highest 10%: 21.7% (1993)

      Distribution of family income - Gini index:
      24.9 (1993)

      Inflation rate (consumer prices):
      -0.1% (2004 est.)

      Investment (gross fixed):
      24% of GDP (2004 est.)

      revenues: $1.401 trillion
      expenditures: $1.748 trillion, including capital expenditures (public works only) of about $71 billion (2004 est.)

      Public debt:
      164.3% of GDP (2004 est.)

      Agriculture - products:
      rice, sugar beets, vegetables, fruit, pork, poultry, dairy products, eggs, fish

      among world's largest and technologically advanced producers of motor vehicles, electronic equipment, machine tools, steel and nonferrous metals, ships, chemicals, textiles, processed foods

      Industrial production growth rate:
      6.6% (2004 est.)

      Electricity - production:
      1.044 trillion kWh (2002)

      Electricity - consumption:
      971 billion kWh (2002)

      Electricity - exports:
      0 kWh (2002)

      Electricity - imports:
      0 kWh (2002)

      Oil - production:
      17,330 bbl/day (2001 est.)

      Oil - consumption:
      5.29 million bbl/day (2001 est.)

      Oil - exports:
      93,360 bbl/day (2001)

      Oil - imports:
      5.449 million bbl/day (2001)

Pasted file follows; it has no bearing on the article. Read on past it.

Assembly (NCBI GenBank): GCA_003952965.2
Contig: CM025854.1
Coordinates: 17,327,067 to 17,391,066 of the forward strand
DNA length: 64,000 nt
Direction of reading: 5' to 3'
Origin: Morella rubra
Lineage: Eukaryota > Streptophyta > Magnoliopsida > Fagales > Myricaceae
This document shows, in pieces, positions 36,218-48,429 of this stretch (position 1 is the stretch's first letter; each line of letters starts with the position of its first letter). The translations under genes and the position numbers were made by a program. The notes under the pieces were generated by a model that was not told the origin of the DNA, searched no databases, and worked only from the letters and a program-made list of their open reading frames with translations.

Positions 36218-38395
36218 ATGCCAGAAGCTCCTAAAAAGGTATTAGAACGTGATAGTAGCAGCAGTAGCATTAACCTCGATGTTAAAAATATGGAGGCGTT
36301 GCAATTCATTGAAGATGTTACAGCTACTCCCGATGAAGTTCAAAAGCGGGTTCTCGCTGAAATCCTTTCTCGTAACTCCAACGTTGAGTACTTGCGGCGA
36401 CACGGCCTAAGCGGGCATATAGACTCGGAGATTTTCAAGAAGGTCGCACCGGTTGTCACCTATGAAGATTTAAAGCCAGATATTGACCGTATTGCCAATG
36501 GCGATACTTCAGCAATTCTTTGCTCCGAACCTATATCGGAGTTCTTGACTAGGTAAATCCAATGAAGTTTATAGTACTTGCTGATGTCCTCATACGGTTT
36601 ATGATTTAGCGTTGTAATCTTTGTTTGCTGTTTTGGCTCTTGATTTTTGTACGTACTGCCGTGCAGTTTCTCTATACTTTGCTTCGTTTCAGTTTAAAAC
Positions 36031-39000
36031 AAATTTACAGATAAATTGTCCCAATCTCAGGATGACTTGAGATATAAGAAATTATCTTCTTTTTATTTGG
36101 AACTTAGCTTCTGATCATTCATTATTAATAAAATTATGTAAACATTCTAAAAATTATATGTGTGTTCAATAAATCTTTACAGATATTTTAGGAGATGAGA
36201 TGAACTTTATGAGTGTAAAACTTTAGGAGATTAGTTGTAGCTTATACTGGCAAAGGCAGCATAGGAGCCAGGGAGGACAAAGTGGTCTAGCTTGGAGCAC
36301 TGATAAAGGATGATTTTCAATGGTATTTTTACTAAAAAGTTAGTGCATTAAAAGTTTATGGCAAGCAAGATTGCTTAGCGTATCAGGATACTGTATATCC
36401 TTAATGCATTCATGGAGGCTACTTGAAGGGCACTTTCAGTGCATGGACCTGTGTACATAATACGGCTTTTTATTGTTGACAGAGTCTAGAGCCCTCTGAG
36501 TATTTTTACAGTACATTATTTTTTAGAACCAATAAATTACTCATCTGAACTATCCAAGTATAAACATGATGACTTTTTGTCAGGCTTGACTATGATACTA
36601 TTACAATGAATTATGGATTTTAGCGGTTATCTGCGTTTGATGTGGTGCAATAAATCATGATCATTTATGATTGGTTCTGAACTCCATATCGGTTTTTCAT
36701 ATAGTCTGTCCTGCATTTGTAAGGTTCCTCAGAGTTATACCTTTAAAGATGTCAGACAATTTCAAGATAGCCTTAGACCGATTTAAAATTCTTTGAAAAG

Oil - proved reserves:
      29.29 million bbl (1 January 2002)

      Natural gas - production:
      2.519 billion cu m (2001 est.)

      Natural gas - consumption:
      80.42 billion cu m (2001 est.)

      Natural gas - exports:
      0 cu m (2001 est.)

      Natural gas - imports:
      77.73 billion cu m (2001 est.)

      Natural gas - proved reserves:
      20.02 billion cu m (1 January 2002)

      Current account balance:
      $170.2 billion (2004 est.)

      $538.8 billion f.o.b. (2004 est.)

      Exports - commodities:
      transport equipment, motor vehicles, semiconductors, electrical machinery, chemicals

      Exports - partners:
      US 22.7%, China 13.1%, South Korea 7.8%, Taiwan 7.4%, Hong Kong 6.3% (2004)

      $401.8 billion f.o.b. (2004 est.)

      Imports - commodities:
      machinery and equipment, fuels, foodstuffs, chemicals, textiles, raw materials (2001)

      Imports - partners:
      China 20.7%, US 14%, South Korea 4.9%, Australia 4.3%, Indonesia 4.1%, Saudi Arabia 4.1%, UAE 4% (2004)

      Reserves of foreign exchange and gold:
      $664.6 billion (2003)

      Debt - external:
      NA (2002 est.)

      Economic aid - donor:
      ODA, $7.9 billion (FY03/04)

      Currency (code):
      yen (JPY)

      Exchange rates:
      yen per US dollar - 108.19 (2004), 115.93 (2003), 125.39 (2002), 121.53 (2001), 107.77 (2000)

      Fiscal year:
      1 April - 31 March

      NOTE: The information regarding Japan on this page is re-published from the 2005 World Fact Book of the United States Central Intelligence Agency. No claims are made regarding the accuracy of Japan Economy 2005 information contained here. All suggestions for corrections of any errors about Japan Economy 2005 should be addressed to the CIA.

    Support Our Sponsor

    Support Our Sponsor

    Please ADD this page to your FAVORITES - - - - -
    Revised 16-Feb-06
    Copyright © 2021 Photius Coutsoukis (all rights reserved)